May 2, 2009

CD Review: Testament - Live at Eindhoven '87

In 1987 I was still in my musical infancy, listening to acts like Def Leppard, Poison, and Warrant. Not that there is anything wrong with that, I still like them and others of that era, for what its worth. All I am saying is that I had not made the jump to the heavier stuff yet, although my childhood best friend was into the more extreme acts of the day and I was never far away from listening to a little bit of it. What does that have to do with this release? Well, Testament was one of those heavier bands that I heard bits and pieces of in those early years. I cannot say I thought much of them, my uneducated mind saw them as something of a Metallica clone (how wrong was I?). Anyway, some years later I discovered just how good these guys were and are (have you heard The Formation of Damnation?). This live set takes me back to the years where I paid little attention and shows me just what I was missing.

The Dynamo festival ran for 20 years, beginning in 1986, and was a precursor to some of Europe's largest metal festivals, such as the almighty Wacken Open Air Festival (which debuted in 1990). The Netherlands' Dynamo festival, held in Eindhoven, was just getting started when they invited newcomers Testament to be a part of the show. Testament only had one album, The Legacy, under their belts, but were already making metal waves worldwide, not that I ever noticed.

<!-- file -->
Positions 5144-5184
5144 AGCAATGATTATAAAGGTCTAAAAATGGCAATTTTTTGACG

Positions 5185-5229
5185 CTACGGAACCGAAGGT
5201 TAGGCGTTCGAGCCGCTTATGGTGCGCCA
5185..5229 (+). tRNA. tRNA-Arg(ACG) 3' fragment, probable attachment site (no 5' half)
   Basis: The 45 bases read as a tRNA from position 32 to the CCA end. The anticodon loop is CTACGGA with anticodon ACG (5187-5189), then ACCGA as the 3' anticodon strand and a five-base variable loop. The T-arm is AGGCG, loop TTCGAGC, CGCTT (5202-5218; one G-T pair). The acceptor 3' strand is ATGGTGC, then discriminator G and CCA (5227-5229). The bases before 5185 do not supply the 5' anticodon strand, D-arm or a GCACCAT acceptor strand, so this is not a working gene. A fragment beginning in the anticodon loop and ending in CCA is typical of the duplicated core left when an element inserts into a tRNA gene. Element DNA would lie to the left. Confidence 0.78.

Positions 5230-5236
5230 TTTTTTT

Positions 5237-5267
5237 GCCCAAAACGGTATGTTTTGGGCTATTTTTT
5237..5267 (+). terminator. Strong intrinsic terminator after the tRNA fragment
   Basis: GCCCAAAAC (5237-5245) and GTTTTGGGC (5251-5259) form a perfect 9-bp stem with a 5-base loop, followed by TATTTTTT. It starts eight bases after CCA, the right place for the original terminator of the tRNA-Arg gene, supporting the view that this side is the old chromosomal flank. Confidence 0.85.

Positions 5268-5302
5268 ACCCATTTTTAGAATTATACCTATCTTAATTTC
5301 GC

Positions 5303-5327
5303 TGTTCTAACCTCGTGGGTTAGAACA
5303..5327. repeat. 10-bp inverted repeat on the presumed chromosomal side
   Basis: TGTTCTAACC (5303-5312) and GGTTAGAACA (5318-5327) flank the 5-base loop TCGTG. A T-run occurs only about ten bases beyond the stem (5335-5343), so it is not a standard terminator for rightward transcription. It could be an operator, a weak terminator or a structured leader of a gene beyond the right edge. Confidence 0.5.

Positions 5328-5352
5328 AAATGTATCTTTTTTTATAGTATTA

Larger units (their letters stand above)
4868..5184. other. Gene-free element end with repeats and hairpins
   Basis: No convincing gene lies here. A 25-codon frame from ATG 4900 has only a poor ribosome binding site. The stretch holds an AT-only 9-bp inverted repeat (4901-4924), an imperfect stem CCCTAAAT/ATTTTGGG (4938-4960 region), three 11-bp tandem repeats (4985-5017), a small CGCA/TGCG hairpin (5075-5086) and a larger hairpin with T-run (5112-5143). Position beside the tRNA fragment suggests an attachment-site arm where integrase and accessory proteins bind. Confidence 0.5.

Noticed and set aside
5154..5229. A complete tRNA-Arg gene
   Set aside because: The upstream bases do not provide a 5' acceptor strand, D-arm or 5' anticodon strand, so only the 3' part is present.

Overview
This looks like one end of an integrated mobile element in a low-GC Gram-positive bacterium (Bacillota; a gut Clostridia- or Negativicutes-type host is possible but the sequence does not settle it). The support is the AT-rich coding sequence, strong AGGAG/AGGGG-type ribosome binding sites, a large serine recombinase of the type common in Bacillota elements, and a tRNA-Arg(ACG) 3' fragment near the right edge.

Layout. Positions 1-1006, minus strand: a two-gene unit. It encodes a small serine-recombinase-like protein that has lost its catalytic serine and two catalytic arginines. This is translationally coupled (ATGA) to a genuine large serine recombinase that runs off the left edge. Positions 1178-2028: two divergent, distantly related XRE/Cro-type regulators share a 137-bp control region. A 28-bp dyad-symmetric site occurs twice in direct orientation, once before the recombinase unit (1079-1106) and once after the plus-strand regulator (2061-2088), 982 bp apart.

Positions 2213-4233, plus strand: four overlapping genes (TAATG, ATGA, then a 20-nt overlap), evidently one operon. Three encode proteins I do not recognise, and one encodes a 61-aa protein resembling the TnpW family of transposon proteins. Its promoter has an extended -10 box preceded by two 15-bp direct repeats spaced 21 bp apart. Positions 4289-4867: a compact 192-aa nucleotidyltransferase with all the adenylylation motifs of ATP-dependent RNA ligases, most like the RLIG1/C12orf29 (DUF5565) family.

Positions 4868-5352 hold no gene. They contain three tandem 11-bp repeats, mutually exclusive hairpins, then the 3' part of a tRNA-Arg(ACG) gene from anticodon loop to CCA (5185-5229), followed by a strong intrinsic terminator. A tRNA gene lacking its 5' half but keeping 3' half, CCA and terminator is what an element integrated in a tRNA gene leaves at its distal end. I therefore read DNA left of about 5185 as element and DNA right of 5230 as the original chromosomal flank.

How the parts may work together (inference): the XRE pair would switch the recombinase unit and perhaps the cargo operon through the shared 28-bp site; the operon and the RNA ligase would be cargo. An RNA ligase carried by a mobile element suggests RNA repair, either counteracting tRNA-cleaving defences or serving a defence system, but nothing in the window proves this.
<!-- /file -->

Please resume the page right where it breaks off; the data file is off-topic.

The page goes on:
testament_liveateindhovenAnyway, the young quintet made their European debut on a rainy June 8, 1987 in front of thousands of metalheads, looking for something to get into. The band played a 45-minute set, covering much of their debut album. The show was recorded, but before now only five songs had ever been released (as an EP on cassette and vinyl). Now, Prosthetic Records has given us a fantastic release of the set, it took awhile, but it is finally here and well worth the time it takes to listen to it (over, and over, and over, and....).

The album opens with an incendiary performance of "Disciples of the Watch," a track that would not appear in studio form until the following year on The New Order. What can I say? This is one of the band's best cuts and to hear it played so early in its life at the beginning of a live set with such energy and conviction, it is rather electrifying.

The recording of the album is quite good, considering the analog nature of the equipment at the time; however, I am sure there was much clean up that went into the remastering. The finished album is not perfect by any stretch, but it is a lot better than I had any right to expect.

As soon as the concert begins, you cannot help but get caught up in the energy being generated by these metal upstarts. They clearly knew what they had when they put pen to paper and instrument to tape. Chuck Billy's voice commands your attention while Alex Skolnick's face-melting leads make you want to pull out your air guitars.

There are very few moments when the band stops to take a breath, although the best is early on when they are looking into the crowd for fans with beer, and complaining when they don't see enough. I guess when you see Testament live it is a requirement to have multiple beers on your person at all times.

Aside from the beer comment, you really just need to listen to the music. From the previously mentioned "Disciples of the Watch" to "Apocalyptic City" to "Over the Wall" to the great performance of the show closer, "Reign of Terror," you cannot go wrong with what they brought to the table that day in June.

Highly Recommended.


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